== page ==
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Discussion Starter #10
Ducati used ordinary steel for the front brake disc bolts, and they are not that big. People replace them with titanium of the same dimensions, so they are not stronger. So, I just wonder what's the big deal about these pins? Maybe experience over the decades has shown the need for them to be this way... I don't really know.
 

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Discussion Starter #11
I found a couple of places that sell titanium cush drive pins for BST wheels, so it's been done... that's cool.
 

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I found a couple of places that sell titanium cush drive pins for BST wheels, so it's been done... that's cool.
We stock titanium drive pins for BST wheels.

We used to make a titanium/urethane cush drive set up for the single sided set up. They worked great, were light and the urethane lasted forever. However they were almost $300/set. We made about 3 batches of 100 sets. When we went to make the 4th batch. Our cost went up to almost $300/set--so we stopped making them.

-M
 

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Discussion Starter #13
We stock titanium drive pins for BST wheels.

We used to make a titanium/urethane cush drive set up for the single sided set up. They worked great, were light and the urethane lasted forever. However they were almost $300/set. We made about 3 batches of 100 sets. When we went to make the 4th batch. Our cost went up to almost $300/set--so we stopped making them.

-M
That's really cool, thanks.
 

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Discussion Starter #15
I think it's funny that people buy titanium nuts for these pins, but leave the bulk of the weight in the pins. Putting titanium nuts on these things is like riding the bike without socks to save weight...:rolleyes:
 

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My machinist backed out of the project because he thought it would take too much effort to make these and therefore would cost too much. He also wouldn't guarantee that they wouldn't fail, even when made out of Ti. I have someone else in mind, and possibly another place as well. I did some looking around and ordinary CP grade Ti rod isn't very expensive, so the biggest expense should be the labor to make them.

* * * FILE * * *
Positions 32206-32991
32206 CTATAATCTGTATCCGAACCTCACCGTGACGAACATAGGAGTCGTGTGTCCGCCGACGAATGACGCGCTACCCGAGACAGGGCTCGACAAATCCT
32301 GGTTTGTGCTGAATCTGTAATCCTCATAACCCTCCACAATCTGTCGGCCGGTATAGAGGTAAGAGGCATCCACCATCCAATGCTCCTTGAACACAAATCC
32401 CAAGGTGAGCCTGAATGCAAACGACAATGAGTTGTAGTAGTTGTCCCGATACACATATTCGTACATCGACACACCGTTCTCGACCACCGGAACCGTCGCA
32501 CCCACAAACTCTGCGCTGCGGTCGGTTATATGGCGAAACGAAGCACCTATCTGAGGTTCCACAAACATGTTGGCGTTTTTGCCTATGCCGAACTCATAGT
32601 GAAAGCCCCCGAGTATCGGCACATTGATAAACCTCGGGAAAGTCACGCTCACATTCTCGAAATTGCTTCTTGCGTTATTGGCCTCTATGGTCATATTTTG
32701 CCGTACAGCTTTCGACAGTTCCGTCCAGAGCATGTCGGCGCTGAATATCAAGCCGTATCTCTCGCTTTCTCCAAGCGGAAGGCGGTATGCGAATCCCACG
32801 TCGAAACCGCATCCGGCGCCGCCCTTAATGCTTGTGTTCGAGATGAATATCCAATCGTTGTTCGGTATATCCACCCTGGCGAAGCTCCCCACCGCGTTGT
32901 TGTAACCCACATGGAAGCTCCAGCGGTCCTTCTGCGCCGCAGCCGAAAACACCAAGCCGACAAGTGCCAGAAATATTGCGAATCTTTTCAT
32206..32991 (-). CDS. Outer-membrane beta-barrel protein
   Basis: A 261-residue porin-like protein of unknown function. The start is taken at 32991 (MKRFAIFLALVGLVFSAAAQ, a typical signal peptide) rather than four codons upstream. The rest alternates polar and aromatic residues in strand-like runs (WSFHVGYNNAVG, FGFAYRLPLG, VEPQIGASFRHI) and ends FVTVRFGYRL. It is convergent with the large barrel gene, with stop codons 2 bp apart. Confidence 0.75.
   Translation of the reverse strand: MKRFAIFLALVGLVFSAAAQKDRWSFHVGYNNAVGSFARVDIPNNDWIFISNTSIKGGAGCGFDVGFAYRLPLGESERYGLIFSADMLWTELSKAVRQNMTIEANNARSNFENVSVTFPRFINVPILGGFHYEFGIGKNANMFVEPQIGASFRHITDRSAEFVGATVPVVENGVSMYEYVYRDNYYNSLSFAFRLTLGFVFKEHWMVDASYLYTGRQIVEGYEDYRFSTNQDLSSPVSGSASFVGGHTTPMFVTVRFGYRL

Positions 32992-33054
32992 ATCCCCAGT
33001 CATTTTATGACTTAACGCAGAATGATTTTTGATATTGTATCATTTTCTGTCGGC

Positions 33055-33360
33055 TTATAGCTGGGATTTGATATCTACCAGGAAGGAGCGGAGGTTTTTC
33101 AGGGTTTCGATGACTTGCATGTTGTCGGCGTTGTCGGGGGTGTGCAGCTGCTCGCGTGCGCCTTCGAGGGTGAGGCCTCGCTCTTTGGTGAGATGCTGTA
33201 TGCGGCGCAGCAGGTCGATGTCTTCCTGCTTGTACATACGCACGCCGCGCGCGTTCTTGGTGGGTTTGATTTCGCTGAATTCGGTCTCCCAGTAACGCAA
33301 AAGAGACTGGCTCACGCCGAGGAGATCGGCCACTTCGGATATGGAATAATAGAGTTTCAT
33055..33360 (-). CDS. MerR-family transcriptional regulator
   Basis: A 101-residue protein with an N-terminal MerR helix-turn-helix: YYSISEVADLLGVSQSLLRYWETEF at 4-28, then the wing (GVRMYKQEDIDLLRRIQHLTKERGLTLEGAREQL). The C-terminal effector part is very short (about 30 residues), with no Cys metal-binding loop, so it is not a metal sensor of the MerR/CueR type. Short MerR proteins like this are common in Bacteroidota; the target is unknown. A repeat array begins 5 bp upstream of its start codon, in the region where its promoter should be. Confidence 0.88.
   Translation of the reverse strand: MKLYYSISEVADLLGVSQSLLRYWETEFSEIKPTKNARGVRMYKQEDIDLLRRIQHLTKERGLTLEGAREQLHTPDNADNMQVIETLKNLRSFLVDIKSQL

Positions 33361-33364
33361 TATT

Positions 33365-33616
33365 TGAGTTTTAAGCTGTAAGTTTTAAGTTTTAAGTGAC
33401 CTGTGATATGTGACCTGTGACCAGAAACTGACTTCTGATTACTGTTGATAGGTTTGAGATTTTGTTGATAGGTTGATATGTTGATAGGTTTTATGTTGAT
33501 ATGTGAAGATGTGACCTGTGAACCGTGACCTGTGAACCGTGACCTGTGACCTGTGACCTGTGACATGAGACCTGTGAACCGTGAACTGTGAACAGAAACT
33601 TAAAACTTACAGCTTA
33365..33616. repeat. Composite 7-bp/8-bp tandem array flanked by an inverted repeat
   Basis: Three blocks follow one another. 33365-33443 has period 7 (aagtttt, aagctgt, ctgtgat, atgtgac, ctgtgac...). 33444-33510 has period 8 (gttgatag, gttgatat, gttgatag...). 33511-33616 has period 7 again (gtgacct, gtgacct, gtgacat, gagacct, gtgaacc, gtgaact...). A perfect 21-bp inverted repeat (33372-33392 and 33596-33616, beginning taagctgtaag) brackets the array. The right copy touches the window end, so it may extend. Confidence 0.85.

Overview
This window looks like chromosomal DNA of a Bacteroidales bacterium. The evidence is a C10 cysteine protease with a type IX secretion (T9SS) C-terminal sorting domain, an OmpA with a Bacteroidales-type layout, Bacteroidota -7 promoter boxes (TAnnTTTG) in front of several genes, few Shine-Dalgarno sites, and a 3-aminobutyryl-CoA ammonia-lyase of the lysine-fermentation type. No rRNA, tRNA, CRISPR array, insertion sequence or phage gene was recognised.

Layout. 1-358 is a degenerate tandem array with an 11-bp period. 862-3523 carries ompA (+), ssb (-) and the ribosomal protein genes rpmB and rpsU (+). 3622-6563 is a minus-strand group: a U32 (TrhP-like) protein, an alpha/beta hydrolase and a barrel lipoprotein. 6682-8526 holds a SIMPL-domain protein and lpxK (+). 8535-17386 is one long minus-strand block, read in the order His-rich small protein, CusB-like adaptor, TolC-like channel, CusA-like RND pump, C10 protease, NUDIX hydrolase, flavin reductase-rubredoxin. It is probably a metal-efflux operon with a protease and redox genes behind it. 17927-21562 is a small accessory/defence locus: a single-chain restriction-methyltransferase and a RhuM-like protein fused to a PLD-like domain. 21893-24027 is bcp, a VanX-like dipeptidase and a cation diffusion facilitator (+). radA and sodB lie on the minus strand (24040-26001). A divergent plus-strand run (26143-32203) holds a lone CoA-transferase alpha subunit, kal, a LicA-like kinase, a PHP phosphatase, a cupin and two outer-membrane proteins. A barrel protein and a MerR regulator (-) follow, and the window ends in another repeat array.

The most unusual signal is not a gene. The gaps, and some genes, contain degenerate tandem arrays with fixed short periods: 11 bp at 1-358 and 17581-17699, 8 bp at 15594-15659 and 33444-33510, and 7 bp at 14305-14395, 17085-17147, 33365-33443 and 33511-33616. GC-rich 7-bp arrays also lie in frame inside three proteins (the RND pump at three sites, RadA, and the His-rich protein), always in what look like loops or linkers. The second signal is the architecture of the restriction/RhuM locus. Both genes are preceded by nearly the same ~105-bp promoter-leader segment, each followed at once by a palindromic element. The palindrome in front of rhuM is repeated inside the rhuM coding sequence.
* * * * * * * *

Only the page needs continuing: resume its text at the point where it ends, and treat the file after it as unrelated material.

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We might be able to get those Titanium pins. We had some here in stock before. Can you send me the dimensions so I can compare them?

-M
 

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Discussion Starter #18
We might be able to get those Titanium pins. We had some here in stock before. Can you send me the dimensions so I can compare them?

-M
PM sent with the data.

I'm still not convinced that aluminum is a bad choice for this part. People sell aluminum front axles and various nuts and bolts after all... The design is way overkill for a 900 SS engine anyway. My god, these things are almost as big as car lug nuts, and there are SIX of them! Most cars only have four lug nuts, and put as much as 100 hp through them and they don't have the benefit of a rubber cush drive. Not only that, but a car lug nut is subject to far more stress than these pins. I don't get it, this makes no sense. :confused:
 

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I've seen steel ones get sheared off on high HP bikes--I would not go aluminum on the drive pins. That is all you have to transfer the power to the rear wheels.

I'll find out about the TI ones. I'm pretty sure they are out of production--but they might make us some if we order a large batch.

-M
 

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I don't think it's just a matter of shearing forces. The pins are constantly moving in the bushings. If aluminum they would probably wear out nearly as fast as an aluminum rear sprocket.